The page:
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I am solving a stochastic facility location model using Benders decomposition (L-shaped algorithm). In each scenario, I want to allocate demands from origin to a fixed number of closest open facilities. For example, I have about 70 candidate facilities and about 370 demand locations (census blocks). I want to make sure in each scenario demand will be allocated to the closest 30 facilities from each demand location to ensure that people do not have to travel too far. If you worked on any similar problem, Would you share how you construct your constraints?

Deterministic Equivalent Problem

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    $\begingroup$ Can you provide more details of your problem? What are the input parameters? What is the source of uncertainty? E.g. is the opening cost of the facility uncertain? Or the distance of the candidates to the facility? Or the actual set of candidates? Does each candidate have unit-demand, or can the demand be more than 1 and each facility has limited capacity? $\endgroup$ Sep 13 at 18:34
  • $\begingroup$ Inputs are demand, capacity, cost between demand and facility locations, cost of opening and operating facility, and cost of unmet demand. Only demand and capacity are uncertain. The output is the amount of demand allocated to the open facility from each demand location and the amount of unmet demand at each demand location for each scenario. $\endgroup$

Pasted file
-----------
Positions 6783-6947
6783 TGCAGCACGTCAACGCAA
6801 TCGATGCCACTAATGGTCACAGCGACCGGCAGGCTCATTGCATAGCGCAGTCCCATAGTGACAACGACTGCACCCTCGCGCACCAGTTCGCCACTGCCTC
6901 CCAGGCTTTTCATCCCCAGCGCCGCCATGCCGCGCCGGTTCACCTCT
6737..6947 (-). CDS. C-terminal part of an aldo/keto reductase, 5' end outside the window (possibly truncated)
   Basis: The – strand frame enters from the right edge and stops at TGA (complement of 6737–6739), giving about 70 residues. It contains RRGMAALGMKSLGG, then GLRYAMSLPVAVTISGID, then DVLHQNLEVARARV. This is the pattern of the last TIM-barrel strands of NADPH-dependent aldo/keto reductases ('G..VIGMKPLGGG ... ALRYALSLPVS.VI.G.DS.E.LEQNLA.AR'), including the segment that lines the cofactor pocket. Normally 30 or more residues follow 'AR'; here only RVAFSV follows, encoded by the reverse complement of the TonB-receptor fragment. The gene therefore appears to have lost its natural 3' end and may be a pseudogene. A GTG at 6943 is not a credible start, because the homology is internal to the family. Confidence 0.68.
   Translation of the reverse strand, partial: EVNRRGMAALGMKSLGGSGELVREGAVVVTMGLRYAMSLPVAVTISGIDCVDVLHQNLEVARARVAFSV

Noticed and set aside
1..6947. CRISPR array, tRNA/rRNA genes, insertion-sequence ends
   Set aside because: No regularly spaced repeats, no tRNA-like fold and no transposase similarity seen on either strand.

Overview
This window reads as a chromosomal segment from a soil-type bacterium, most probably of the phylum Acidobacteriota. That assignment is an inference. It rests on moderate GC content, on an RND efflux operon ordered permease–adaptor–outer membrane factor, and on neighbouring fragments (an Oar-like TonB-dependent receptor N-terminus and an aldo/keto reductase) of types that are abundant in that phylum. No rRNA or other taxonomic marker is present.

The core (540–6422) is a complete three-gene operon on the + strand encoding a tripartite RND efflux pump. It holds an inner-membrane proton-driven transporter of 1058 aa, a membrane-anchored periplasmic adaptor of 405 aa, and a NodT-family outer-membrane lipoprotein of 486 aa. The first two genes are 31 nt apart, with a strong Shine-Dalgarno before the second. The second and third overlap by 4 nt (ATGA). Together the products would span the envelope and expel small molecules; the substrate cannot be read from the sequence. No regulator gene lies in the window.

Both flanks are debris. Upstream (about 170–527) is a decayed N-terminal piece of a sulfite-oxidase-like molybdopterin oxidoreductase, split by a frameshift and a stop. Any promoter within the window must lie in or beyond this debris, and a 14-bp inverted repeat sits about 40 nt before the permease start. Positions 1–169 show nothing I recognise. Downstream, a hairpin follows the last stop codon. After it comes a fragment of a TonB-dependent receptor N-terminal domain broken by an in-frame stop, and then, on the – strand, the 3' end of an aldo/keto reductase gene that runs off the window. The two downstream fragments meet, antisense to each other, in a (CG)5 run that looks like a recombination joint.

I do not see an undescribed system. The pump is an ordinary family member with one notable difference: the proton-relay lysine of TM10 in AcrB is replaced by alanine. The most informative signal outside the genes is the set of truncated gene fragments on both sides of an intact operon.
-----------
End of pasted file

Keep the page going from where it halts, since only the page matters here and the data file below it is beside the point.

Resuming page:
– mars
    Sep 16 at 13:30
  • $\begingroup$ @JorisKinable I added the deterministic equivalent formulation to my post! $\endgroup$
    – mars
    Sep 16 at 14:29
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To impose the distance restriction, use a sparse index set of $(i,j)$ pairs rather than the full Cartesian product $I \times J$.

Also, you might consider omitting constraint $(2)$, which will naturally be satisfied unless the penalty for unmet demand is too small to encourage opening any facilities, and constraint $(5)$, which is logically implied by $(3)$ and $(4)$. It is possible for these unnecessary constraints to tighten the formulation, but it is also likely that their inclusion would just artificially inflate the problem size, making the underlying LP solves slower.

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  • $\begingroup$ The removal of constraints makes sense. Thanks so much for the input. I used a cartesian product for I and J in the description but in my solver I see have (i,j) I will fix that in the description. I am still trying to figure out how to add a constraint that will allow demand to be allocated to only a set number of closest facilities. $\endgroup$
    – mars
    Sep 17 at 1:00
  • $\begingroup$ I think you might not have understood that I mean to keep only those $(i,j)$ pairs for which $j$ is one of the 30 closest facility facilities to demand location $i$. That way, you implicitly enforce the rule without needing an explicit constraint. $\endgroup$
    – RobPratt
    Sep 17 at 1:27
  • $\begingroup$ I got it now. I was trying to add a. constraint so that I can just change the constraint for other distance thresholds. But instead of adding a constraint, using a subset of the data with (i,j) pair with a set distnace makes it easier to solve. Thanks so much! $\endgroup$
    – mars
    Sep 17 at 1:44

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